Brain Abscess and Risk of Cancer: A Nationwide Population-Based Cohort Study

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Background and objectives: Underlying occult cancer could potentially explain some of the observed increased long-term mortality among brain abscess patients. Methods: Nationwide, population-based healthcare registries were used to examine long-term risks of cancer in brain abscess patients from 1982 through 2016 compared with a population comparison cohort individually matched (10:1) on age, sex, and residence. Cumulative incidences and adjusted cause-specific hazard rate ratios (HRR) with 95% confidence intervals (CIs) for cancer were computed. Potential confounding by family-related factors was explored by comparing cumulative incidences of cancer among siblings of both groups. Results: Among 1,384 brain abscess patients (37% female, median age 50 years, IQR 33-63), cancer was observed in 218 (16%) compared with 1,657/13,838 (12%) in the comparison cohort yielding an adj. HRR of 2.09 (95% CI 1.79-2.45). Median time to diagnosis of cancer was 1.8 years (IQR 0.02-9.1) in brain abscess patients and 8.6 years (IQR 3.9-15.9) in comparison cohort. Among brain abscess patients, central nervous system and eye cancer was diagnosed in 59 (4.3%), of which 47/59 (80%) occurred within 90 days of the admission date, metastasizing cancer in 54 (3.9%), respiratory tract cancer in 48 (3.5%), and gastro-intestinal cancer in 36 (2.6%). Results remained consistent in almost all subgroups and in sensitivity analyses. Accounting for competing risk of death, the 1-, 5-, 10-, and 35-year cumulative incidence of cancer was 7% (95% CI 6-8), 11% (95% CI 9-12), 13% (95% CI 11-15), and 24% (95% CI 20-27) in brain abscess patients compared with 0.7% (95% CI 0.6-0.9), 4% (95% CI 4-5), 8% (95% CI 8-9), and 25% (95% CI 23-27) in the comparison cohort. The cumulative incidences of cancer among siblings of brain abscess patients was 10% and 12% among siblings of the comparison cohort. Discussion: Brain abscess was associated with substantially increased risk of cancer during the first ten years after diagnosis.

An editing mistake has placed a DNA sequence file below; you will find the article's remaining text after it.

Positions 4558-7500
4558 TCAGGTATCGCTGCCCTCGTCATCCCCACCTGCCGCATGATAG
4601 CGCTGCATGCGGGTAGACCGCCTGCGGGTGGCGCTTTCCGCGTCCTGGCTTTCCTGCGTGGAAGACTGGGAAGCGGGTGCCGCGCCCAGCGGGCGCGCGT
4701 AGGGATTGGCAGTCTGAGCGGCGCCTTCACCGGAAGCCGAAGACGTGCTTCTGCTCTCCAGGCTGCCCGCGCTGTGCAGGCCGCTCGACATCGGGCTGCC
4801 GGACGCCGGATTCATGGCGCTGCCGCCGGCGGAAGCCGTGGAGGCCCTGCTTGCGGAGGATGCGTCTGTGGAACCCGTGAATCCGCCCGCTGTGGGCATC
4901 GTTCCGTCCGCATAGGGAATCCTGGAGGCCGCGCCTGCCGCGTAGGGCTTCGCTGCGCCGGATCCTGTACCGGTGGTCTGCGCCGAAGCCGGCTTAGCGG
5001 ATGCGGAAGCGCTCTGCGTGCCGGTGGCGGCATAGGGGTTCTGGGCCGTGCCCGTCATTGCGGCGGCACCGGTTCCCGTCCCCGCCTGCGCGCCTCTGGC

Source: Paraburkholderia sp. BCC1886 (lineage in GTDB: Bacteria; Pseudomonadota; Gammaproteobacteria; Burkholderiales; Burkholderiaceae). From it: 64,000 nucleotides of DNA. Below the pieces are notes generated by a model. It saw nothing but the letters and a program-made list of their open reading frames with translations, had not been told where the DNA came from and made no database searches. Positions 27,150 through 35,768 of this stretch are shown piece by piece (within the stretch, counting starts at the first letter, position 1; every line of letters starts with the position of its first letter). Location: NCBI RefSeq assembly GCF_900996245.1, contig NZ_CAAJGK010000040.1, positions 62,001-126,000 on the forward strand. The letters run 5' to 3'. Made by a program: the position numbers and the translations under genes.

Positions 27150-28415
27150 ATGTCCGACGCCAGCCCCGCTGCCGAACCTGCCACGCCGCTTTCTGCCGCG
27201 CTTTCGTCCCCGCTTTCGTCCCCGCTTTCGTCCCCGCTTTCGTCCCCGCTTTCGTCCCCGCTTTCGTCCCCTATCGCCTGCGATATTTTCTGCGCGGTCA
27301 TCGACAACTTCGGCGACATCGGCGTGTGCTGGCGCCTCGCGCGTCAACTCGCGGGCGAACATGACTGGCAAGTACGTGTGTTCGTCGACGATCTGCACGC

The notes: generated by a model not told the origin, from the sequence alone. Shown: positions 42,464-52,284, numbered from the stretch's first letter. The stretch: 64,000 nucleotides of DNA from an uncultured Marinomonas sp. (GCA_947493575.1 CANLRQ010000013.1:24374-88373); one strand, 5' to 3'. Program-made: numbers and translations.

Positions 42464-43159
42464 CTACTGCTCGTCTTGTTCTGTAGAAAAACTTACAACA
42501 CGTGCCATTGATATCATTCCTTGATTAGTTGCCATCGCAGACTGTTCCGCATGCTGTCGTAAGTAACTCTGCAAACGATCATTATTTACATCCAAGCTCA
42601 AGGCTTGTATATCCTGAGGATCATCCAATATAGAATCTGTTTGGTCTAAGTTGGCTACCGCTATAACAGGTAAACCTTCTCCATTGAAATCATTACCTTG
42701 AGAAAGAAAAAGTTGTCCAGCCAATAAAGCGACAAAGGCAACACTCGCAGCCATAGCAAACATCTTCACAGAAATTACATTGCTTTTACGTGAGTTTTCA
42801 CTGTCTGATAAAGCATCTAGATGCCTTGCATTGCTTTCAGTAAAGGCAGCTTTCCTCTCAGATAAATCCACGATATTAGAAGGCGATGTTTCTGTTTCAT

StatusE-pub ahead of print - jun. 2022


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